Summary: This sermon compares being physically lost in the darkness to being spiritually lost.

Introduction: I look forward to this time of the year for a couple of reasons. First of all, I really enjoy deer hunting, which my father and I were able to do for a little while yesterday. But something I enjoy as much as hunting is just being out in the woods with my father, which is something that we have done almost every Fall since I was 13 years old. My dad taught me a lot over the years about hunting. He taught me how to shoot and handle a gun safely. He taught me how to find the best spot to hunt, and how to clean the game we killed. He taught me how to find my stand before daylight and how to find my way back to the truck after dark. However, I’ll never forget the time I got lost in the woods. I was about 15 years old and was hunting with my father and brother in Land Between the Lakes. It was a woods that we had hunted for a couple of years and I thought I knew it like the back of my hand. I was hunting about half way down a ridge, and just up from a power-line. In order to get back to the truck I had to go up the hill, take a right onto an old logging road and then all I had to do was follow it back to the main highway. It was something that I had done many times before. I’m still not sure how but I managed to get turned around but I did. I realized my mistake when I ran into the power-line at the bottom of the hill. So I went back to my stand and started over. Well, undoubtedly I made the same mistake, because I ended up back down on the power-line again. This time I stopped and listened for the traffic up on the main highway, but couldn’t hear any. So I did the only thing I knew to do, I started yelling “DADDY.” And sure enough, Dad yelled back, and I was able to follow the sound of his voice out of the darkness.

In the Bible the word Darkness is often used to describe sin, or the world without Christ. I want us to look at two passages of Scripture out of the book of First John that compare and contrast Darkness and Light. Read 1 John 1:5-10, and 1 John 2:8-11.

This morning I want to share with you several Characteristics of someone who is Lost.

I. Lost people are very self-oriented.

They mistakenly believe the world revolves around them. They focus more on themselves than they do other people. They are more concerned about their needs and wants than they are about others. They are like the man that Jesus talked about in the 12th chapter of Luke. The man was a very wealthy farmer, and God had blessed him with a bumper crop of grain. In fact there was so much grain that his old barns weren’t big enough to store it. So the man decided to tear his old barns down and build bigger barns so he could store all of his grain. So that’s what he did, he didn’t bother sharing any with his neighbors or with the poor, he kept it all for himself. He was convinced that he had plenty of grain for years to come. In fact he thought he would be able to just kick back and relax. He said, “I’m going to eat, drink and be merry, but Jesus called him a fool. And sure enough the man died that very night and wasn’t able to enjoy any of the fruits of his labor.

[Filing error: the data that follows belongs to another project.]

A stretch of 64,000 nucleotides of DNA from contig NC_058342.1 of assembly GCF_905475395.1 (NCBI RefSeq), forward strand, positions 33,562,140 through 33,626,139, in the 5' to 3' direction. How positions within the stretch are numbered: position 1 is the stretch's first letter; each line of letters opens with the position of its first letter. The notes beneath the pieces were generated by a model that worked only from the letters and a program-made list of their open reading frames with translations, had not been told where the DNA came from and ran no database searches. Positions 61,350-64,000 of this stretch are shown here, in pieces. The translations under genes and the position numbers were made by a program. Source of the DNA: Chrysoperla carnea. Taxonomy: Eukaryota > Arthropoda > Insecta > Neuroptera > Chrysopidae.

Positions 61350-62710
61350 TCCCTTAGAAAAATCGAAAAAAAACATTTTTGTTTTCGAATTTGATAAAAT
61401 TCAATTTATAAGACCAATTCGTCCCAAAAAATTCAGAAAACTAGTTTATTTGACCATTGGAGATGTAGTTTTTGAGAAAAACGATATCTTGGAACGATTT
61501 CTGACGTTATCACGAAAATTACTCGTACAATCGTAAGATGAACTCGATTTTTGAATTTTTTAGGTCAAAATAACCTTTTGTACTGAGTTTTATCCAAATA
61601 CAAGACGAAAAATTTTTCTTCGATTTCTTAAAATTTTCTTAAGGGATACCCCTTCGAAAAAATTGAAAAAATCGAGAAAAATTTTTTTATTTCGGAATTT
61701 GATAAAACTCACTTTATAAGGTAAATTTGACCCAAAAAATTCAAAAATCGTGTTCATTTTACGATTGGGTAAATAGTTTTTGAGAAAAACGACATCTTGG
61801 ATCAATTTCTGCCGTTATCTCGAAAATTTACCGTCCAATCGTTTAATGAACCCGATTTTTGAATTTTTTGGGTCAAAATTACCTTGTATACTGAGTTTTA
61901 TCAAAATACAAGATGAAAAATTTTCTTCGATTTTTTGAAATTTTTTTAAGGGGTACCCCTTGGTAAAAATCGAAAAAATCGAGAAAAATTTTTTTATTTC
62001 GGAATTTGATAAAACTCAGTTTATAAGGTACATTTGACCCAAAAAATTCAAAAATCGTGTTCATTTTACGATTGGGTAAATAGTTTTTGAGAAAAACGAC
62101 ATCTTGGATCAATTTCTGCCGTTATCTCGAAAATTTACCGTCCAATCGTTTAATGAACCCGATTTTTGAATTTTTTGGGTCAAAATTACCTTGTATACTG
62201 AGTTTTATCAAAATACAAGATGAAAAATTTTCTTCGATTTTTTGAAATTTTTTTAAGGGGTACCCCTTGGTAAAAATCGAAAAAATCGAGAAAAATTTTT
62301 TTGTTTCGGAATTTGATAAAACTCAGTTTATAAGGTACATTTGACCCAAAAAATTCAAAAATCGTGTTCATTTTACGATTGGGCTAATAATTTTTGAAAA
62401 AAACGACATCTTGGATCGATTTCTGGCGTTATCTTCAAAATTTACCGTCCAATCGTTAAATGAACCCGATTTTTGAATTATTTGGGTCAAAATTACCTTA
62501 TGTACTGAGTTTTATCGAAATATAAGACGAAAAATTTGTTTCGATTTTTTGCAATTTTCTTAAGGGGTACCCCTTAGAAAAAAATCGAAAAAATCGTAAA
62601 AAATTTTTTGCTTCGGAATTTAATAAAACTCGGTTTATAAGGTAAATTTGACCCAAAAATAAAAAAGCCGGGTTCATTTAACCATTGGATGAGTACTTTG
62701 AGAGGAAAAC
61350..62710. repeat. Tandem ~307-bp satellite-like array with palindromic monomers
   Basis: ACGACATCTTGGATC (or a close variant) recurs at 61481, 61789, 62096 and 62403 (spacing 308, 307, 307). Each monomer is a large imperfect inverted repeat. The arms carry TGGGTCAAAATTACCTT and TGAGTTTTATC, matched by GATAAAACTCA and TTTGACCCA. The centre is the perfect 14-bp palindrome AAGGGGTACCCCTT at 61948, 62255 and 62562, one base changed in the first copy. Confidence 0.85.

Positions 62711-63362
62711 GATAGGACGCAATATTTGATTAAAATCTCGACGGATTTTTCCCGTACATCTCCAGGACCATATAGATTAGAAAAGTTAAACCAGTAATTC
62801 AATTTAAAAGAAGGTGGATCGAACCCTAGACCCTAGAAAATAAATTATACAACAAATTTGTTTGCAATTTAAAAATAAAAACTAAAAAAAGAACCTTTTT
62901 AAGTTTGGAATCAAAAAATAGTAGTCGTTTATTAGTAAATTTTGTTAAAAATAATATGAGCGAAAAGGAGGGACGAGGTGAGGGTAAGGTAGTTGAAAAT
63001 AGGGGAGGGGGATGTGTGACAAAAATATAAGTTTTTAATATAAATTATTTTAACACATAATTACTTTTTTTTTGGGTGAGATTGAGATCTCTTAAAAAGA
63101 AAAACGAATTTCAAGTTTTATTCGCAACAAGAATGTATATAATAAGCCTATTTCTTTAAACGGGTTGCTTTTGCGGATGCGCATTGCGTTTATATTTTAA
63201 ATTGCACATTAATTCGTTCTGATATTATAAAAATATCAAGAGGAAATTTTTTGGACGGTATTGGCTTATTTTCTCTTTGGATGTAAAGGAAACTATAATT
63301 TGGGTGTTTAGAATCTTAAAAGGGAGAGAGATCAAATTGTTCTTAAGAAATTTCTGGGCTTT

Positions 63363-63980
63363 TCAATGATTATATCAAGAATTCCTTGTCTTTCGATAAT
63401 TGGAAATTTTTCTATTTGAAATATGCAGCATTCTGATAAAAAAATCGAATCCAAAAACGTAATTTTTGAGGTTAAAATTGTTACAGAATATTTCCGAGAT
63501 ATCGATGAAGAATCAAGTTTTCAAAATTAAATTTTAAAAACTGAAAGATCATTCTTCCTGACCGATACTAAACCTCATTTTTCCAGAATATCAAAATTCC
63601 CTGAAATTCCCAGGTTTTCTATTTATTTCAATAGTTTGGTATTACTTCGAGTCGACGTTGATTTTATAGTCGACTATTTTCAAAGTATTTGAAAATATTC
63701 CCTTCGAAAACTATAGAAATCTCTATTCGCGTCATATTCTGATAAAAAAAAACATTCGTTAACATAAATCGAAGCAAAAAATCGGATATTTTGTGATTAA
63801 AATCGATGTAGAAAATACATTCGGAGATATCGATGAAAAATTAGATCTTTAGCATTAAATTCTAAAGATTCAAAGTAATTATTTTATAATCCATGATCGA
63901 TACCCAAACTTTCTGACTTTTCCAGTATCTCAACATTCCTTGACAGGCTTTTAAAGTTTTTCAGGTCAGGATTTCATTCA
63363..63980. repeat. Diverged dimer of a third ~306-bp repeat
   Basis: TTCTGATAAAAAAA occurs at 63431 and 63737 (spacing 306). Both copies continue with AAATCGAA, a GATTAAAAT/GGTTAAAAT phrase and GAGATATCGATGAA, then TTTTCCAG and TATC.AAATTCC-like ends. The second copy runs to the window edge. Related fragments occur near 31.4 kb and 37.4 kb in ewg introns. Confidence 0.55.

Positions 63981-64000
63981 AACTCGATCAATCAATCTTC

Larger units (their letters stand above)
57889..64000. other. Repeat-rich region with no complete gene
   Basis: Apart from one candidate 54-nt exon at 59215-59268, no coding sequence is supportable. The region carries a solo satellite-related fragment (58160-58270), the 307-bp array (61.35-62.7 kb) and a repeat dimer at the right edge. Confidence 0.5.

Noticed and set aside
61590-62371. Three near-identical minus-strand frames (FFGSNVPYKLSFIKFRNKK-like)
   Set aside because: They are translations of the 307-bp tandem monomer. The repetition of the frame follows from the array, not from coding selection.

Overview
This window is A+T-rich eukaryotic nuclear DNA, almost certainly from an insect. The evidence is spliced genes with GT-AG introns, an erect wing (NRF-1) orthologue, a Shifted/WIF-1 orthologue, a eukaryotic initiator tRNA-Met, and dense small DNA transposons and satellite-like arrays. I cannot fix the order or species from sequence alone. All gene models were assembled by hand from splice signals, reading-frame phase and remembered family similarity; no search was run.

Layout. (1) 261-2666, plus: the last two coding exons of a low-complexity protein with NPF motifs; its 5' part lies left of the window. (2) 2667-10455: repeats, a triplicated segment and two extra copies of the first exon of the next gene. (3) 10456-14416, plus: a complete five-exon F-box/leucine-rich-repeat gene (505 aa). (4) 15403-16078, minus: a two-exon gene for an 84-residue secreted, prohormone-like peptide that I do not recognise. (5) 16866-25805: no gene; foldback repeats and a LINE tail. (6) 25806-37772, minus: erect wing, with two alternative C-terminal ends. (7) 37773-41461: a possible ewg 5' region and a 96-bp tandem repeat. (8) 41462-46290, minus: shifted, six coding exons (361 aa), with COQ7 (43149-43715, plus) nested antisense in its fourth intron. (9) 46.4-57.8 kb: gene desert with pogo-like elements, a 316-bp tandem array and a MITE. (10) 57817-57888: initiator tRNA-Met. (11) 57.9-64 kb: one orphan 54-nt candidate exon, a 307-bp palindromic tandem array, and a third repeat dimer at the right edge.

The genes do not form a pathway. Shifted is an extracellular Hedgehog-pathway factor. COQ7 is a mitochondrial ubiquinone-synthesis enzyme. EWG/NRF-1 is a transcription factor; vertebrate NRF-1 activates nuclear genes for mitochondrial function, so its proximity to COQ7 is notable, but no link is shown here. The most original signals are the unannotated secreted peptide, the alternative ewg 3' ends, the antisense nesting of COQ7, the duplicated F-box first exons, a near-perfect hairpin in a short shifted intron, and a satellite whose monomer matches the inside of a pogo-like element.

Illustration: It was a cold winter’s night. The wind was howling and a bone chilling rain was falling when the telephone rang at the home of a doctor. The man that was calling said that his wife needed urgent medical attention. The doctor was very understanding and said, "Sir, I’ll be glad to come and see what I can do for your wife, but my car is being repaired, could you come and get me?" There was indignation on the other end of the phone the man angrily shouted, "What, in this weather?"

One of the characteristics of someone that is lost is that they are self-centered.

II. A second characteristic of a person that is lost is that they tend to be very self-sufficient.

In other words they think they can handle anything that life throws at them. They pride themselves on not needing anyone and that includes God.

Daniel Boone marked off the wilderness road that brought settlers into Kentucky and Tennessee through the Cumberland Gap. He often wandered over vast areas of forest, living off the land and dodging arrows. Someone once asked Daniel Boone if he had ever been lost in the wilderness. He quickly replied, “No, I’ve never been lost, but I was a mite confused once for about three or four days.” Perhaps it doesn’t matter that Daniel Boone’s pride would not allow him to admit that he’d ever been lost, or in need of guidance. But it matters a lot, however, if our pride keeps us from admitting that we are lost without Christ.

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